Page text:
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Setting the scene | Prologue

Emma_Clare at 12:00AM, Oct. 25, 2019
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Deriving from the Greek term, prologos, meaning, “before word”, a prologue is an opening of a story, or in this context, a comic, that establishes the scene, theme and/or tone of the rest of the narrative. It’s a mini story that happens before the main one unfolds but still relates to the overall events in some way.

A prologue can take place any time before the story takes place. That might be days, months, years or even a century ago. But the events in the this minisode, directly impact what is going to happen and, in turn, can add much needed context. If the main story can be told without a prologue then maybe you need to skip on altogether.

To keep it interesting and, of course necessary, the prologue needs to be an event rather than an infodump. This is the start of your comic and the last thing you want is for readers to tune out before you’ve even properly begun. If you must include some lore or world building, try and weave it into an event. By doing this you’re keeping the reader interested and the prologue essential to the rest of the story.

But most importantly, the prologue needs to be short. It is a short chapter that sets up how and why the events unfold. If your prologue is too long, maybe you need to write a prequel rather than tack it onto the front of your comic. The prologue is the trigger. So fire it quick.

Do you have a prologue in your comic? Do you think comics should have prologues?
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anonymous?

JustNoPoint at 4:04PM, Oct. 30, 2019

One of these days maybe I will have MORE than a Prologue ;_;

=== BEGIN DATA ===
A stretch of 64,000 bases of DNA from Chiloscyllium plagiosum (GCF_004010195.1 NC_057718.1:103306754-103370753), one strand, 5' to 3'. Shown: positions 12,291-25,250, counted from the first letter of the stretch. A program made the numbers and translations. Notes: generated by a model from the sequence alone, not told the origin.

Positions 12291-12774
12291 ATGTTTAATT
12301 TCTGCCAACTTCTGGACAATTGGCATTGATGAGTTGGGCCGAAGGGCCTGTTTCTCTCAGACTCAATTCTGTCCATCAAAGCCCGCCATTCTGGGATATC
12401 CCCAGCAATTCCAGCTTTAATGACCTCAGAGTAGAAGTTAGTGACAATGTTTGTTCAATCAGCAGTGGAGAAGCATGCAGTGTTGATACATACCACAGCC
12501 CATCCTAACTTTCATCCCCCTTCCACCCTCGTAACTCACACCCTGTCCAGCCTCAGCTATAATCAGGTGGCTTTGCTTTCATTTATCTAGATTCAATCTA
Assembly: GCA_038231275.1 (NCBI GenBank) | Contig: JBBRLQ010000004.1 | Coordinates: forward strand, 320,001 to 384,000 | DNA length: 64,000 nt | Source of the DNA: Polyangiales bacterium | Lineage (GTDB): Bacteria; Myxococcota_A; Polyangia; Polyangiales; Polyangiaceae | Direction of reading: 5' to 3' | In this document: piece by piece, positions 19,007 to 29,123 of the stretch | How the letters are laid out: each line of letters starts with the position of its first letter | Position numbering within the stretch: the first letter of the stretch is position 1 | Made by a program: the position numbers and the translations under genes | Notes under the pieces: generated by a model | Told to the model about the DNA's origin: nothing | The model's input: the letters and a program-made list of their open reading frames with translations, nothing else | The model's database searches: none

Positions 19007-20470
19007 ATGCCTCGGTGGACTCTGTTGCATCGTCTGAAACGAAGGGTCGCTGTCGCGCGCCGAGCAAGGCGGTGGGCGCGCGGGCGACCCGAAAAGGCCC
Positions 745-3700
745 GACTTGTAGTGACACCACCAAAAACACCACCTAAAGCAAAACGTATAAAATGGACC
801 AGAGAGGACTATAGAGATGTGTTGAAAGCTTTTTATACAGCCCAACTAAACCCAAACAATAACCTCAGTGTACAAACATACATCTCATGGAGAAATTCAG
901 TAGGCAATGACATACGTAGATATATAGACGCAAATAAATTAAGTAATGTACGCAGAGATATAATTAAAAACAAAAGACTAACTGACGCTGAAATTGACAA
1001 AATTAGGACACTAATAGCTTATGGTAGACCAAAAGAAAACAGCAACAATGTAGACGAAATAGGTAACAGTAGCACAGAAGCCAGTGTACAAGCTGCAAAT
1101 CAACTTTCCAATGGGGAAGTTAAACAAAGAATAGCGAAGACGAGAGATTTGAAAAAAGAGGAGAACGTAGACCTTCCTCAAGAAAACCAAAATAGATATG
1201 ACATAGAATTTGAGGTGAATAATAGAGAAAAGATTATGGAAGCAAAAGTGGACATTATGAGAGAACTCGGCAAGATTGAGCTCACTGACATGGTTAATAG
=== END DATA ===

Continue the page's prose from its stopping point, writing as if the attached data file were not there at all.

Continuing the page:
usedbooks at 5:31PM, Oct. 26, 2019

Most prologues I've seen use other characters (not the story's main cast) set well before the story in question to create the premise and past. Fifth Element is the most obvious example that comes to mind. I've seen video games do this too. You play as not your character for some reason. Tbh, I find opening a story with a prologue pretty disorienting and a bad way to go about it. The first scene should act like a scientific paper's abstract or a book's back cover. It should be a taste of the story to come. It should have the central characters acting in-character and in the mood and pace of the story. An action story should open with action, a horror story with creepiness, a comedy with humor. Save the "prologue" for a flashback.

Banes at 12:37PM, Oct. 25, 2019

The example I think of right away is a horror movie that introduces characters in their normal lives before the scary stuff starts - they would often start with a prologue, set minutes, weeks or years before with different victims that will give us a taste of what kind of story we’re about to see. Very handy to set the mood and type of conflict in a given story!

bravo1102 at 4:53AM, Oct. 25, 2019

Prologues are a trap set for world builders. They create this background and they absolutely have to tell you about it before the story, and you know they're going to rehash it halfway through when it becomes relevant to the story, so why not skip it and just put in the flashback? Star Wars is a poor example because those "prologues" are actually chapter summaries of the 'story so far' like the chapters in a serial. They're more like an introductory caption setting time and place as opposed to giving a long prologue about the MC's parentage.

damehelsing at 4:42AM, Oct. 25, 2019

I have a prologue in my story, some times, with the way that I built it I feel like it wasn't necessary to call it a prologue, but it was meant to be the introduction to the issue Beatrice will face in the coming chapters, so I tried to not make it too intense but still introduce the conflict Beatrice faces while also including some background stuff. Prologues have never affected me, if I'm being honest. Whether a story has one or doesn't never bothered me. I feel like it's something you can definitely add but it's not something that is necessary?


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